My own limitations were the problem, and not time itself by Amie Liebowitz

It is 6:30 am in Berlin. I am sitting on some logs around a fire outside, after dancing the night away; ending up at Chalet with two girls I had met inside the smoke-filled rooms. After brief introductions, we had discussed how we ended up in Berlin in the first place. I shared my experiences from the 5th Muslim Jewish Conference (MJC) which I had just attended in Vienna, and they were both impressed that I had travelled so far for such a cause.

“It’s really great that there is something like this out there, especially since the Israeli-Palestinian conflict has ruined so many lives,” she says.

Please stop. It’s 6:30am. I really don’t have the mental capacity to discuss this issue right now.

“So what’s your take on this… since you are a Jew?”

Great. I, an Australian, now represent the entire Jewish population on this earth to this person, and my feelings about Israel-Palestine conflict will clearly be tested and measured. The last thing I wanted to do was to talk about Middle Eastern politics, but of course the topic hovered over me like a dark cloud, waiting to pour only onto me.

In reply I explained to her that “Right now it’s a complex situation that cannot be simplified and has no clear answer. Maybe instead of discussing this, I’ll tell you about my experience in Vienna…”

I came into MJC believing that it’s important for people to understand that there are different perspectives about every issue – religious, social or political.  MJC is not about trying to change someone’s mind, but to instead listen, accept that someone may think differently, absorb that information and recognise the diversity in opinions and experiences. I thought that within my committee – Religion and Power – we would talk about the conflict incessantly and I was dreading it. Instead, we talked about a myriad of other contexts and it was clear that it is not just Israel and Palestine that are unfortunately experiencing tragedy. I wanted to learn more about Islam and Judaism and how these religions are applicable to modern concepts of human security, and I felt like we had achieved that. MJC effectively armed me with the necessary knowledge to talk about Middle Eastern politics without succumbing to a corner waving my little white flag.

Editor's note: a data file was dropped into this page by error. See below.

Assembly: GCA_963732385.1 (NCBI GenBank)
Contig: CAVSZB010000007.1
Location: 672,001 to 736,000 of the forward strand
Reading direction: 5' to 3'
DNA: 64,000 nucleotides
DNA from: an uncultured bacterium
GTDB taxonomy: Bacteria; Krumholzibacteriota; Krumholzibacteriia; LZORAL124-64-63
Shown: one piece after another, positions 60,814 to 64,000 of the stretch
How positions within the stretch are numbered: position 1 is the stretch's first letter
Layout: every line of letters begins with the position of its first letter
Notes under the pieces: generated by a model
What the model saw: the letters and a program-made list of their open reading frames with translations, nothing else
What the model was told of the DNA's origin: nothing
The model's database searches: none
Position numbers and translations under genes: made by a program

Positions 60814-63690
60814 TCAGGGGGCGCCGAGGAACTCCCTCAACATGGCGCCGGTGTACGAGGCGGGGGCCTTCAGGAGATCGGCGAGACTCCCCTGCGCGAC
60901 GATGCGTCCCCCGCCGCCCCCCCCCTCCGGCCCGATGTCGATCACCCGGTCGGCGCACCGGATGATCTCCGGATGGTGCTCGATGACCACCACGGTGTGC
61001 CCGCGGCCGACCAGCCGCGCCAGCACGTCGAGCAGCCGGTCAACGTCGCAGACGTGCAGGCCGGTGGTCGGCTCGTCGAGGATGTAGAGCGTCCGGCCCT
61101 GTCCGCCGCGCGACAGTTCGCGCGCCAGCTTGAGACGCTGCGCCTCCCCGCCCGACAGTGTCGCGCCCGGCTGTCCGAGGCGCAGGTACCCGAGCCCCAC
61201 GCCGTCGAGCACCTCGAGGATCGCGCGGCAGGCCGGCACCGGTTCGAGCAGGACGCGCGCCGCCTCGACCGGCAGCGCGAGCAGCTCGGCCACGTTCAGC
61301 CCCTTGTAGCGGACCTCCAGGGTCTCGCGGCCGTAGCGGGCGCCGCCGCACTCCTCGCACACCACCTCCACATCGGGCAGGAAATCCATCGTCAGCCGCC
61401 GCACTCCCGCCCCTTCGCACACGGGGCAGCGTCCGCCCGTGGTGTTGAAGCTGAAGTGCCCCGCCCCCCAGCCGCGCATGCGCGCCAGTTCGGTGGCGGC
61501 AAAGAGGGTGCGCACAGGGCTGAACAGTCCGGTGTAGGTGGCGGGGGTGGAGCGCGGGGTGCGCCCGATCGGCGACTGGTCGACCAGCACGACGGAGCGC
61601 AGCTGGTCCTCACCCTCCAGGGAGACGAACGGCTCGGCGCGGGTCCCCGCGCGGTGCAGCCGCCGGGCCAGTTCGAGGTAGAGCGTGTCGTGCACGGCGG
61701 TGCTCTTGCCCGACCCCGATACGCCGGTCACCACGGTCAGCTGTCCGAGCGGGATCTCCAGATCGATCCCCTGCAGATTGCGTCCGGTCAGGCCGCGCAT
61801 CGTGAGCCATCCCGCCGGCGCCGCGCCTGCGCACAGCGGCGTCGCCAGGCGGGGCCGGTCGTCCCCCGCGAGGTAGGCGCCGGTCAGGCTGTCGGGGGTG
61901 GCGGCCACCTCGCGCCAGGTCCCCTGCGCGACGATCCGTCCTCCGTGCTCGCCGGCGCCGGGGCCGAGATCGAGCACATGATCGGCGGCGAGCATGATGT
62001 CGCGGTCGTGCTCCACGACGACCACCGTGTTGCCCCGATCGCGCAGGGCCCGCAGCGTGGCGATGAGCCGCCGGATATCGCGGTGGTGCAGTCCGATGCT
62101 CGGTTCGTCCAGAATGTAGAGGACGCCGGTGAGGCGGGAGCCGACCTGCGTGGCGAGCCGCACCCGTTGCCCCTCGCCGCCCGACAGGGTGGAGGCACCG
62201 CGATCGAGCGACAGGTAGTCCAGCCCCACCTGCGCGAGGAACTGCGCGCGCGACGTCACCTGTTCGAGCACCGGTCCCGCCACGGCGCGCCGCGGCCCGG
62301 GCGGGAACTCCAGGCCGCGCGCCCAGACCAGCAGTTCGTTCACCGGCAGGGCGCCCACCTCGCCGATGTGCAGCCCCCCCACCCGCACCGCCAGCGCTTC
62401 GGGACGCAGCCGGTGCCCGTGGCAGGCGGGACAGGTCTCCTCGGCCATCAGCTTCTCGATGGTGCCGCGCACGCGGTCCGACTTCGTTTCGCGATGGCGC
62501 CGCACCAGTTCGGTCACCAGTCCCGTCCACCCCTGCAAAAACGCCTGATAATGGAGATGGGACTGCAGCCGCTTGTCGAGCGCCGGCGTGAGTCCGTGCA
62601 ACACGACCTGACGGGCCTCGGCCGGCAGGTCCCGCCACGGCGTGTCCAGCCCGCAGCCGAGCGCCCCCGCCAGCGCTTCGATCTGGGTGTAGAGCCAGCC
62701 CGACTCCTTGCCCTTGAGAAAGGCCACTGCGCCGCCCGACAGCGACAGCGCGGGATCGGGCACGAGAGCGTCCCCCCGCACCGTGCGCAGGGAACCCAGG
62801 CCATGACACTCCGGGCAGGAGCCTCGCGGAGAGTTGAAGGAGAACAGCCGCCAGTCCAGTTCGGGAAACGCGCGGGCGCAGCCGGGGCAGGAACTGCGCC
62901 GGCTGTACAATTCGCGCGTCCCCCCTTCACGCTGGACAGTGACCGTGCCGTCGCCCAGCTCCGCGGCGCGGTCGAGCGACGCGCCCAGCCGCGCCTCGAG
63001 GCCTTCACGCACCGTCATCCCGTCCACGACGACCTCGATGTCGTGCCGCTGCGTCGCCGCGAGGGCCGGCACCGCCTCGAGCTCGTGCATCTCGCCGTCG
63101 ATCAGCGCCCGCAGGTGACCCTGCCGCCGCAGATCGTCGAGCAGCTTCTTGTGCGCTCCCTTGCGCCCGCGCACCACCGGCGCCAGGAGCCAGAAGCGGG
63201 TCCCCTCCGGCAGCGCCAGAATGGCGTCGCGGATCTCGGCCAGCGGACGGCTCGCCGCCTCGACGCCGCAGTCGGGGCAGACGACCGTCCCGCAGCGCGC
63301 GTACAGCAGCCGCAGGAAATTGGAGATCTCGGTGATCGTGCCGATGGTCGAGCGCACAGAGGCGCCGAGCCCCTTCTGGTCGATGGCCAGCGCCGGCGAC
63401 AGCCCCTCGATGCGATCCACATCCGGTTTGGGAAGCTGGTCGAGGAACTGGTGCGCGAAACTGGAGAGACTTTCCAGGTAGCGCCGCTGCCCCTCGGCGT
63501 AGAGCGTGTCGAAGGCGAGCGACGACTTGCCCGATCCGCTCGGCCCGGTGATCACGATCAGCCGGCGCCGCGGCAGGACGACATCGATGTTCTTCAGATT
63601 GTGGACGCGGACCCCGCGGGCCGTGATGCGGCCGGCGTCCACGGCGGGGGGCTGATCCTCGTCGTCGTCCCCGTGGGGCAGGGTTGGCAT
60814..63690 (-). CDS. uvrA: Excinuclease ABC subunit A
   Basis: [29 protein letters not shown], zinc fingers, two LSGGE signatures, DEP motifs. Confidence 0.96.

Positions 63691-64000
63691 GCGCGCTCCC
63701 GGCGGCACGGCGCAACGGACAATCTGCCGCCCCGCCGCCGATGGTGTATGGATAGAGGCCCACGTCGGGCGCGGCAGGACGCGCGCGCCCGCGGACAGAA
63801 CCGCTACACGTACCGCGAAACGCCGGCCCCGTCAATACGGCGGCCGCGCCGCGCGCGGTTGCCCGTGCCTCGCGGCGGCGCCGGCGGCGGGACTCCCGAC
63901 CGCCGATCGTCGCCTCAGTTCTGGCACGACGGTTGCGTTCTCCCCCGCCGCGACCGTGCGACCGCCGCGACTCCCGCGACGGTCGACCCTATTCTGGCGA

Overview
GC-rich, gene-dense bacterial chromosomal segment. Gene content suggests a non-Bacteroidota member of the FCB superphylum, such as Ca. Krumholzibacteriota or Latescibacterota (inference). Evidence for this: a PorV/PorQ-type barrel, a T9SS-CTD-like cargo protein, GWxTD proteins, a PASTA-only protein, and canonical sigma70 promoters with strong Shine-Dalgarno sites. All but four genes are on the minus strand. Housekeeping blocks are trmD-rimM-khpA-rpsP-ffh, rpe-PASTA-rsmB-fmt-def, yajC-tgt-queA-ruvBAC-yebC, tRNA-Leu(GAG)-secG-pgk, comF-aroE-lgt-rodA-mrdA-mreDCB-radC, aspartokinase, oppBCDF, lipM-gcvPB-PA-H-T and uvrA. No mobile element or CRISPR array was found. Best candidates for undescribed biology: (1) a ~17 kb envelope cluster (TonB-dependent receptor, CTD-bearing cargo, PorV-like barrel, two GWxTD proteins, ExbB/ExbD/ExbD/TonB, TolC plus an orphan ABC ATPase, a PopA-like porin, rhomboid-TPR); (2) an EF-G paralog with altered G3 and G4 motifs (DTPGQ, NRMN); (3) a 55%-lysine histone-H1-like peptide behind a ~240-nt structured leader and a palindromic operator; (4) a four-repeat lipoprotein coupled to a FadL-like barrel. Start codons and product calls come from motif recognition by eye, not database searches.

One of the many memorable discussions I had about Islam outside of the committee was about the concept of time. At first it was about the power of prayer and the meaning behind praying five times a day. The fact that prayer is a very personal act, and how there really is no excuse (unless in a dire situation) not to “check-in”. That in every moment you have, you keep in mind that angels will be watching over you and meticulously cataloguing your actions.  Therefore, time is about being both in-tune and tuning out. To be in-tune with the world around you and to continue for good deeds to be written (or to execute Tikkum Olam in Judaism). And tune out of this hectic world and be in touch with the spiritual realm that continues to push you to strive to be the best person you can be through submission to God (or the Shema Yisrael prayer in Judaism). Time is precious, one should understand its importance and not waste it. Ironically, after this conversation we ended up in the lobby of the NH hotel in Vienna, chatting away and wasting time instead of being productive but there is only so much you can do at 10 pm after the intensity of the schedule.

And now, here I am at 6:30am, trying to figure out how to answer my room-mate without being rude and telling her that I’m not bothered to listen what she has to say. In the end, I listened. I listened, absorbed what she was telling me, gave her information (which she did not accept) and moved on.

It took me two days to get home from Berlin to Sydney, and I had a lot of time on my hands. I was texting back and forth a friend about how much I missed being able to spend time with him and everyone I had met, and in reality, questioned if I utilised my time at MJC to its fullest potential. I did not get to meet everyone, nor did I have all the deep and meaningful conversations I was planning on having but I came to the conclusion that my own limitations were the problem, and not time itself. I recognised that time is my friend and will continue to give me such opportunities until we meet again – hopefully in Berlin circa 2015, but hopefully not at 6:30 am.

Amie Liebowitz

Muslim Jewish Conference 2014